Ethylene has been implicated as a sex-determining hormone in cucumber: its exogenous application increases femaleness, and gynoecious genotypes were reported to produce more ethylene. In this study, three full-length ACC oxidase cDNAs were isolated from cucumber floral buds. RFLP analysis of a population that segregates for the F (femaleness) locus indicated that CS-ACO2 is linked to F at a distance of 8.7 cM. Expression of two of the genes, CS-ACO2 and CS-ACO3, was monitored in flowers, shoot tips and leaves of different sex genotypes. In situ mRNA hybridization indicated different patterns of tissue- and stage-specific expression of CS-ACO2 and CS-ACO3 in developing flowers. CS-ACO3 expression in mid-stage female flowers was localized to the nectaries, pistil and in the arrested staminoids, whereas CS-ACO2 transcript levels accumulated later and were found in placental tissue, ovary and staminoids. In male flowers, petals and nectaries expressed both genes, whereas ACO2 expression was strong in pollen of mature flowers. In young buds, strong expression was observed along developing vascular bundles. Four sex genotypes were compared for CS-ACO2 and CS-ACO3 expression in the shoot apex and young leaf. FF genotypes had higher transcript levels in leaves but lower levels in the shoot apex and in young buds, as compared to ff genotypes; the shoot-tip pattern is, therefore, inversely correlated with femaleness, and the possibility of a feedback inhibition mechanism underlying such correlation is discussed. The two CS-ACO genes studied displayed a differential response to ethrel treatment in different organs and sex genotypes, further demonstrating the complexity of the mechanisms controlling ethylene production during cucumber floral development.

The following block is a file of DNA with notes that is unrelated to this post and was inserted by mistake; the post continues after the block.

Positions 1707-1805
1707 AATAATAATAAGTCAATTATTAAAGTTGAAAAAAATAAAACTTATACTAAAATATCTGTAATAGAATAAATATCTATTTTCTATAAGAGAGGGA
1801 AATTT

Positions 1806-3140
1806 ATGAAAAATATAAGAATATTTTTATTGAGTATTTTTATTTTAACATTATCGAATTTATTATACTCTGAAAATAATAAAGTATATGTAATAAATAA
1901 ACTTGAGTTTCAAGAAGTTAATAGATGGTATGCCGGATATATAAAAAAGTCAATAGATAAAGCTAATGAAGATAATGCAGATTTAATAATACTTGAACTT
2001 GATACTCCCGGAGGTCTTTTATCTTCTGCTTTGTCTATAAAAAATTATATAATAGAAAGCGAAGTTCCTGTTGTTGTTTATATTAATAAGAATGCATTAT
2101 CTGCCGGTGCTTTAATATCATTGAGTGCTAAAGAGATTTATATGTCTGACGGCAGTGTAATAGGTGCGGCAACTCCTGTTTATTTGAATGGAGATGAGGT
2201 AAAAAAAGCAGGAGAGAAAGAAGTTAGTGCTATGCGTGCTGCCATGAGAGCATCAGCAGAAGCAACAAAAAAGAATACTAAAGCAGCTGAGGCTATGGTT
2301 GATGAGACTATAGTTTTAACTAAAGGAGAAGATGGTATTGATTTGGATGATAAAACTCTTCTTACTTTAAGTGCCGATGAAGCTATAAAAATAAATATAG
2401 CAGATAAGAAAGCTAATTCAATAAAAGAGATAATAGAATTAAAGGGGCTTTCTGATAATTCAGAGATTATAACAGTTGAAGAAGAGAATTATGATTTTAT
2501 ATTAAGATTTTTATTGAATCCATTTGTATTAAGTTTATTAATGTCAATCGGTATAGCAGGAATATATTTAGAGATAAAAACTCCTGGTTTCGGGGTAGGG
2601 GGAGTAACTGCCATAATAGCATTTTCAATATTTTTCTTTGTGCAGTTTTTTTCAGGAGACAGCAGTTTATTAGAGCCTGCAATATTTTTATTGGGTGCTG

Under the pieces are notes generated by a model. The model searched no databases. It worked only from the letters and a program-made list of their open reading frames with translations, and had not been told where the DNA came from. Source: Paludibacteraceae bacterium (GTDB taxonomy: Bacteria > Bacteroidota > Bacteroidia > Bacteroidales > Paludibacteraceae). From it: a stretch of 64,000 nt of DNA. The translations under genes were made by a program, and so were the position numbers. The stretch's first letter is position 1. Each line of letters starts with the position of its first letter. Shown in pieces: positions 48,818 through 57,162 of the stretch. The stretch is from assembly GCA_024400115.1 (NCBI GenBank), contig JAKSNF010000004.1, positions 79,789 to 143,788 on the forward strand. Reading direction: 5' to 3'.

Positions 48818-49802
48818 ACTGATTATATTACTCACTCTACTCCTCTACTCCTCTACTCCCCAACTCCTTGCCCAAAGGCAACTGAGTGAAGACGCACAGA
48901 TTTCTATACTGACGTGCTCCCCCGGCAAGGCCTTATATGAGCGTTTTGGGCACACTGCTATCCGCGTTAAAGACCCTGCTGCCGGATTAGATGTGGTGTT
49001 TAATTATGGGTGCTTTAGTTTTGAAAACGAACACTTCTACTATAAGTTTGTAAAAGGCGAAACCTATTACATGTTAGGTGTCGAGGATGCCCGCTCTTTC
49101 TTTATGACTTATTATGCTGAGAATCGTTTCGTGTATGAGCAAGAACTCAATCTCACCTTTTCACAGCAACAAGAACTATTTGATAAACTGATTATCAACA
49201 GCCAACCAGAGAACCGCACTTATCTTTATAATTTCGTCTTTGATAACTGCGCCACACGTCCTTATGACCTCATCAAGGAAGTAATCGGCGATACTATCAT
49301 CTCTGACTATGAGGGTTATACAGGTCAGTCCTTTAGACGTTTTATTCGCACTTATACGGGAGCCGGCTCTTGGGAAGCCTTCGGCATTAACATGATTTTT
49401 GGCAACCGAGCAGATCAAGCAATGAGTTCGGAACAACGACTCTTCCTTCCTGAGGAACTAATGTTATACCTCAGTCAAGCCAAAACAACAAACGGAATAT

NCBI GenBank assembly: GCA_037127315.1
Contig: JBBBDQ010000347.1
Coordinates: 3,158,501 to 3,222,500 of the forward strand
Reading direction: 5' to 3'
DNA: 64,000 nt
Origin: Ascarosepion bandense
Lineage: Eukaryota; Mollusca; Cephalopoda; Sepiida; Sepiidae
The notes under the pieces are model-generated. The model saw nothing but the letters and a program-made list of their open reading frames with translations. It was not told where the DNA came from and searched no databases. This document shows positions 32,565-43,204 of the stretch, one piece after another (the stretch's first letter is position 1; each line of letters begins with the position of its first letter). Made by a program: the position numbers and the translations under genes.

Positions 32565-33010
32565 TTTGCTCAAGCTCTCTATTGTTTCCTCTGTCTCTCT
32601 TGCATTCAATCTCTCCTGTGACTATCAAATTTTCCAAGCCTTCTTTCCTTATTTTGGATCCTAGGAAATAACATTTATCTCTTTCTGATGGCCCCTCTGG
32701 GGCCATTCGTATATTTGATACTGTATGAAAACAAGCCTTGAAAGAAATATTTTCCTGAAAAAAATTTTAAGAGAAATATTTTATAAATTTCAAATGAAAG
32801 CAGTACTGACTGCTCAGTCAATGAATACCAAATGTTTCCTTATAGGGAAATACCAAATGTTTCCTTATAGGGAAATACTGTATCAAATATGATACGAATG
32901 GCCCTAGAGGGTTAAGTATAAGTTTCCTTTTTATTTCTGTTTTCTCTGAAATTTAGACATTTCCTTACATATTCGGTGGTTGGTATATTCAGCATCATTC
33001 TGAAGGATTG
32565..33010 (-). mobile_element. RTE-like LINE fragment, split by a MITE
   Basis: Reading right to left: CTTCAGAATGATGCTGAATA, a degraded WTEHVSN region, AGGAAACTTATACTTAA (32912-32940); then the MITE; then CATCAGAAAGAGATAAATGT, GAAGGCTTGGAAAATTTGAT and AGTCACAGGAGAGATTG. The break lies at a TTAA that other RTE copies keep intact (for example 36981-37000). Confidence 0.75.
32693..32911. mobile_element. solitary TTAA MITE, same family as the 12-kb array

Plant Molecular Biology – Springer Journals
Published: Oct 16, 2004
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